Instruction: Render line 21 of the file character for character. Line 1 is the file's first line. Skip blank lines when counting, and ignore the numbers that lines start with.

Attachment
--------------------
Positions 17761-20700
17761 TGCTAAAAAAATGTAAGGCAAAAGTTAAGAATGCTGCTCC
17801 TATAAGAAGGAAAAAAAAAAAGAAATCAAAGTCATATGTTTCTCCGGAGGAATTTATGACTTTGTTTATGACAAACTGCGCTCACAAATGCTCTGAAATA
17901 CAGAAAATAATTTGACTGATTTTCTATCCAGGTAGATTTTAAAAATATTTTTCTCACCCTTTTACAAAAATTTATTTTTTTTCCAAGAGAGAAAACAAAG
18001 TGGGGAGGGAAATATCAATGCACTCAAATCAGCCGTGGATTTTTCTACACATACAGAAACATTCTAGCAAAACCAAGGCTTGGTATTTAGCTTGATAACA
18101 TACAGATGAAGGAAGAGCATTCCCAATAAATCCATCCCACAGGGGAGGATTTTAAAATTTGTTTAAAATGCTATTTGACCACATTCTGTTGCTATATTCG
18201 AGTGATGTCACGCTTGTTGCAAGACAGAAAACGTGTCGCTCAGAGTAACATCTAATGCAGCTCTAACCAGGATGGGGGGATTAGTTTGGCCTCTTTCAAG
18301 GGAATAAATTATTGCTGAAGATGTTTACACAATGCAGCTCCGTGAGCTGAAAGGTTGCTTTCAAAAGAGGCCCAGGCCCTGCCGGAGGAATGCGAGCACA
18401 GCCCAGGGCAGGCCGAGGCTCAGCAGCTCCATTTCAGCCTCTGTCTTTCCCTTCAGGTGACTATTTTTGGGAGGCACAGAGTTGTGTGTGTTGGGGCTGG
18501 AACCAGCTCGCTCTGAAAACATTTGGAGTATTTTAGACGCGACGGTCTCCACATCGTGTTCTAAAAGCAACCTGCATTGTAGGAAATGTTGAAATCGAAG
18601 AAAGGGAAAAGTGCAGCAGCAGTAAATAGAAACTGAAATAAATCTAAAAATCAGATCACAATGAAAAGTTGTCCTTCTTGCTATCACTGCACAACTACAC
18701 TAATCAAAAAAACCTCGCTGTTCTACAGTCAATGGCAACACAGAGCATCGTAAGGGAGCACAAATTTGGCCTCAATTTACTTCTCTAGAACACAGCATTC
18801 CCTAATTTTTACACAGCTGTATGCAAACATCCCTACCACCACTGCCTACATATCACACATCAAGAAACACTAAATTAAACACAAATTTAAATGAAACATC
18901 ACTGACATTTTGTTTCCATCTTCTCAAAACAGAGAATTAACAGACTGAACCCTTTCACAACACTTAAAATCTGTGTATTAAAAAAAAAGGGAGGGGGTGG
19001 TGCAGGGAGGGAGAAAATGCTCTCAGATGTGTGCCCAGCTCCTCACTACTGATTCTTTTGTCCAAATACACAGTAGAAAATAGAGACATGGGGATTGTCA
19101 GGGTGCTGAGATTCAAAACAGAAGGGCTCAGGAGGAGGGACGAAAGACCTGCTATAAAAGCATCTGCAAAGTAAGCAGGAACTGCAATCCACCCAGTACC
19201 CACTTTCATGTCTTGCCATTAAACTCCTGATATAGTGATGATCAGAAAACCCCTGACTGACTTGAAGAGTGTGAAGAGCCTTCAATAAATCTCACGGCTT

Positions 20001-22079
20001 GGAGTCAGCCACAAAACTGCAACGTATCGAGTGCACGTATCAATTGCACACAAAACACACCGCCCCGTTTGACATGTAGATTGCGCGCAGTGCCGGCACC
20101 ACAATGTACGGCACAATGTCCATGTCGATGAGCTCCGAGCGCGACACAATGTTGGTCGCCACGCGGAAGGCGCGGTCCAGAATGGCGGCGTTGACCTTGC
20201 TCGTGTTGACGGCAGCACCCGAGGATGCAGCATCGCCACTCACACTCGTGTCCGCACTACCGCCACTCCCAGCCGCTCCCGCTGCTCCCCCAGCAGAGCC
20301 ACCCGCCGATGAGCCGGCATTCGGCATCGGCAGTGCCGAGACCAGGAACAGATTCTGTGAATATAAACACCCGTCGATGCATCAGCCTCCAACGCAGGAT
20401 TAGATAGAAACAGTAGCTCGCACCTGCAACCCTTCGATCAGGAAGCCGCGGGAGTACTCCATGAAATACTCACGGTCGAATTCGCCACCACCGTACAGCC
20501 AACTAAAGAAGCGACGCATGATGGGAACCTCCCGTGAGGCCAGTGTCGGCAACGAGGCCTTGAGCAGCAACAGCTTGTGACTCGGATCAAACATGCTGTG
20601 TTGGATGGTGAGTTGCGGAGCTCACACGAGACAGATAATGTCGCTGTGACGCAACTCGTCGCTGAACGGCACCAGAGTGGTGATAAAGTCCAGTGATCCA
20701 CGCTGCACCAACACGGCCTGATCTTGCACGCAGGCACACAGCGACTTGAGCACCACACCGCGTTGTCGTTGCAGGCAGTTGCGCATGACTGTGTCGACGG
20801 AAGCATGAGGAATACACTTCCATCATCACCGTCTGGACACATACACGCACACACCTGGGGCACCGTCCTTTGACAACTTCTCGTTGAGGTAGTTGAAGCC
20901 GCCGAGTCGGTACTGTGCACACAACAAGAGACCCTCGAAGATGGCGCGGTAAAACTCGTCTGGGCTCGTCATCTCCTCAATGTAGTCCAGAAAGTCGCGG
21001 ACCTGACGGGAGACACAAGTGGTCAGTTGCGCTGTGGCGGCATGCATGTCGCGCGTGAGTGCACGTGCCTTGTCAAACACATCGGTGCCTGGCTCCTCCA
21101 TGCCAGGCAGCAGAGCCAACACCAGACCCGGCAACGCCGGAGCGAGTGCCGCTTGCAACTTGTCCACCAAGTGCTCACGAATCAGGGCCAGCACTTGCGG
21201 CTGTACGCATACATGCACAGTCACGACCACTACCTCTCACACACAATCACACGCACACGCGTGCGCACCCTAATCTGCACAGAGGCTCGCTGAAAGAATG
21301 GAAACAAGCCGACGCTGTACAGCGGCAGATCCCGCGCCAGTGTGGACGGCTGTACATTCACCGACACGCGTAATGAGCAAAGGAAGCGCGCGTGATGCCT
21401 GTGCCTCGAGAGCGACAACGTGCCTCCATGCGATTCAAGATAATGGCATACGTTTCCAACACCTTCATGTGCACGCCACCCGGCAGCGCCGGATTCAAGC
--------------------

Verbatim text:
20201 TCGTGTTGACGGCAGCACCCGAGGATGCAGCATCGCCACTCACACTCGTGTCCGCACTACCGCCACTCCCAGCCGCTCCCGCTGCTCCCCCAGCAGAGCC